A phrasal verb is a combination of a verb and a preposition, a verb and an adverb, or a verb with both an adverb and a preposition.

learn more… | top users | synonyms (1)

2
votes
3answers
324 views

'want' vs 'want for' vs 'want of'

[OED:] want {verb} = 1. a. intr. To be lacking or missing; not to exist; not to be forthcoming; to be deficient in quantity or degree. In early use const. with dative or to. rare since the 17th c., ...
3
votes
1answer
110 views

Seem small clause

It is said that the omission of "to be" is allowed only when the adjective (phrases), noun (phrases), or prepositional phrase comes after the to be like this: a He seemed (to be) angry about the ...
1
vote
1answer
54 views

Does “intimate” = “imply + infer”? Or just “hint at”?

I'm not clear on how intimate (in verb form) is perceived. Until I looked it up, I never would have believed (never seen) it used with inanimate objects as subject...I thought to intimate something ...
0
votes
1answer
71 views

How did the postverbal prepositions originate in 'to treat of' and 'to treat on'?

[OED:] [2.] a. {intransitive} To deal with some matter in speech or writing; to discourse. (In quot. 1517 transf. of pictorial representation.) Const. of, formerly also on, upon. How did of or on ...
1
vote
0answers
43 views

Phrasal verb, adverb, or intransitive?

Can someone analyse this sentence for me? "Rex bit into his toy cat." (Yes, it's from 'Rex Barks'.) Is 'bit into' a phrasal verb, and 'his toy cat' the Direct Object? Or is 'into' an adverb to 'bit'...
1
vote
0answers
98 views

Phrasal verbs with synonymous opposites

There are some cases in English where one can substitute in a word that normally has an opposite meaning, but instead produces the same meaning. For examples, consider the following meanings and uses:...
0
votes
0answers
83 views

what do we say when a fever or cold has subsided and it's almost over with?

We say pick up or catch a cold when we first get it. Then when it really intensifies we say smth like "it's settled /settling in", I don't know whatever else people would say.. Anyways, when it ...
0
votes
0answers
39 views

Ellipsis (Gapping) and Prepositions

A simple example of ellipsis is: Peter likes to eat apples, and Mary oranges. (Peter likes to eat apples, and Mary [likes to eat] oranges.) Recently, I've been engaged in a debate about a ...
0
votes
0answers
53 views

Subtle differences between verbs and their phrasal forms

I often read sentences that use a phrasal verb that could be replaced by the verb without the particle. As a non-native English speaker, this confuses me a lot. For example, what is the difference ...
0
votes
0answers
19 views

“ever in revolt” and its grammatical role in the sentence

"It freezes the water to prevent it running to the sea; it drives the sap out of the trees till they are frozen to their mighty hearts; and most ferociously and terribly of all does the Wild harry and ...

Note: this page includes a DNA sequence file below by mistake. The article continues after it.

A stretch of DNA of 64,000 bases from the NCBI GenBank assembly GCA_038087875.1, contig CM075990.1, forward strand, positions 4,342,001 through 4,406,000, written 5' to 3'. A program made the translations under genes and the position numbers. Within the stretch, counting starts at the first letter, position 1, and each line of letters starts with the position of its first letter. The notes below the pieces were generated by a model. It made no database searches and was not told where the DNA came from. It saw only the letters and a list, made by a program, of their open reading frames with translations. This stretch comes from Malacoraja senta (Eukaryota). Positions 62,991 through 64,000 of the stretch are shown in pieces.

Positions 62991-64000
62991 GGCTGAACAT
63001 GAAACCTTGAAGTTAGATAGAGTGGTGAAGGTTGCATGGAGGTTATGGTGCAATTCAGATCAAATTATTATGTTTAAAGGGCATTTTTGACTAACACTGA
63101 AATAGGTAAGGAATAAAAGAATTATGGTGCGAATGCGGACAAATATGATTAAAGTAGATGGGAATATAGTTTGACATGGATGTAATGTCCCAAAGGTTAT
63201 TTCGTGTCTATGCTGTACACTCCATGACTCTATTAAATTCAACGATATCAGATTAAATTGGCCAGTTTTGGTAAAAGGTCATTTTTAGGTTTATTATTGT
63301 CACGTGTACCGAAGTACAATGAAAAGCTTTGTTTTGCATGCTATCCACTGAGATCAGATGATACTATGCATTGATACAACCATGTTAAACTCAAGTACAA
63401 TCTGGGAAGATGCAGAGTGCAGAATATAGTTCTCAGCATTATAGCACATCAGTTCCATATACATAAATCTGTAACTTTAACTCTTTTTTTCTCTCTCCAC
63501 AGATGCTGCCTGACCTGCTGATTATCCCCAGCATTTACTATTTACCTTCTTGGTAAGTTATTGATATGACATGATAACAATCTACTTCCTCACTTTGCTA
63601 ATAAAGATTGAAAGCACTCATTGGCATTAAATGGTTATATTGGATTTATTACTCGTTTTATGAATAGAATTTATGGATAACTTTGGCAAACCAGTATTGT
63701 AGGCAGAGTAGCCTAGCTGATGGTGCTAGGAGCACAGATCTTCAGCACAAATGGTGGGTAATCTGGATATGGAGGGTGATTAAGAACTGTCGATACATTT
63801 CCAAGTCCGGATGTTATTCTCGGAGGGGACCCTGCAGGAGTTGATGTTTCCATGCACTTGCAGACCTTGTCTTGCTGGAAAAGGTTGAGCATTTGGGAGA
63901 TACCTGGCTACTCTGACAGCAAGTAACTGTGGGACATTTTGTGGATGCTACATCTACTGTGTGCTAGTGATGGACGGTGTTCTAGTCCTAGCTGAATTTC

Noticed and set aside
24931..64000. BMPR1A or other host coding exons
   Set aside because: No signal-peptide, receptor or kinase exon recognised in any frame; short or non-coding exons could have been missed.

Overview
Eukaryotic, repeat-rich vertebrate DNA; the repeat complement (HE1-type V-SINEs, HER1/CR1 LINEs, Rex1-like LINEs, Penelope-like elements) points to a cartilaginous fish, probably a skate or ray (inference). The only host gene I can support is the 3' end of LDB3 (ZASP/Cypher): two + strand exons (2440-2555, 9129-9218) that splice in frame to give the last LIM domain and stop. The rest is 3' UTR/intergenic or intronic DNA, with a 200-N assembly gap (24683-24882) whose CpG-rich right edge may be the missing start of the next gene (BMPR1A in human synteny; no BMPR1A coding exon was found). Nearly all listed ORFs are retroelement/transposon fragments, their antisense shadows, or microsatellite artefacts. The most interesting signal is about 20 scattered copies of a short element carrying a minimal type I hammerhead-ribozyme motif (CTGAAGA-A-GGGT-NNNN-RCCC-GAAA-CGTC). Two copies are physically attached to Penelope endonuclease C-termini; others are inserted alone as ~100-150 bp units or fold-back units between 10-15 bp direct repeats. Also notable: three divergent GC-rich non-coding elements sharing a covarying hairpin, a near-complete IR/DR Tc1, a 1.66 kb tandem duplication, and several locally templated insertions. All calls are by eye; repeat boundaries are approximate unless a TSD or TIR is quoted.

0
votes
0answers
61 views

Opposite of 'buckle up'

If I wanted a kid in my car to fasten his/her seatbelt, I'd say 'Buckle up!'. It is an informal expression, and I'm wondering if there is a phrasal verb with the opposite meaning (to unfasten/...
0
votes
0answers
86 views

What is the difference between hand in, turn in and hand over?

What is the difference between these verbs. In which context should I use which? I think that these verbs may be interchangeable, but not all the times. For example: I turned in my homework to the ...
0
votes
0answers
57 views

Verb groups and phrasal verbs

Here's a quick one: In the (potential) verb phrase 'had competed for [gaining control]' (I know it's not very elegant) is 'competed for' a phrasal verb or does 'for' begin a prepositional group with '...
0
votes
0answers
57 views

Can the phrasal verbs “bring about” and “bring off” be used interchangeably?

please would any one of you show me the difference between these two phrasal verbs. It is kind of nuance difference as I understood at first blush. I think that I know the meaning of bring about, it ...
0
votes
0answers
47 views

How did 'of' originate in 'to conceive of'?

[OED:] [8.] d. intr. to conceive of : To form or have a conception of, think of, imagine. I'm trying to compare 'to conceive' with (the prepositional verb) 'to conceive of'. To me, both appear to ...
0
votes
0answers
217 views

phrasal verb: 'coffee up'

I want to know what phrasal verb(s) 'coffee up' (as in 'it's good to coffee up for the day') is modelled on. What does 'up' mean in such examples? I'd appreciate your help.
0
votes
0answers
205 views

Question about phrasal verbs

When looking up a word in my Oxford Advanced Learner's Dictionary recently, I noticed that there's a section for phrasal verbs at the end of the entry. The particular word was bow. When you take a ...
0
votes
0answers
67 views

When to use -ed or not as part of objective portion of sentence

Which one of the following usage is correct and why? I would like to have the content changed to the following: ... OR I would like to have the content change to the following: ... The ...
0
votes
0answers
286 views

Is *to see something through* a productive phrasal verb?

Some verbs in English make the use of additional particles, often called prepositions, due to the fact that they are always homophonous. I do not call them adverbs because I claim they are not always ...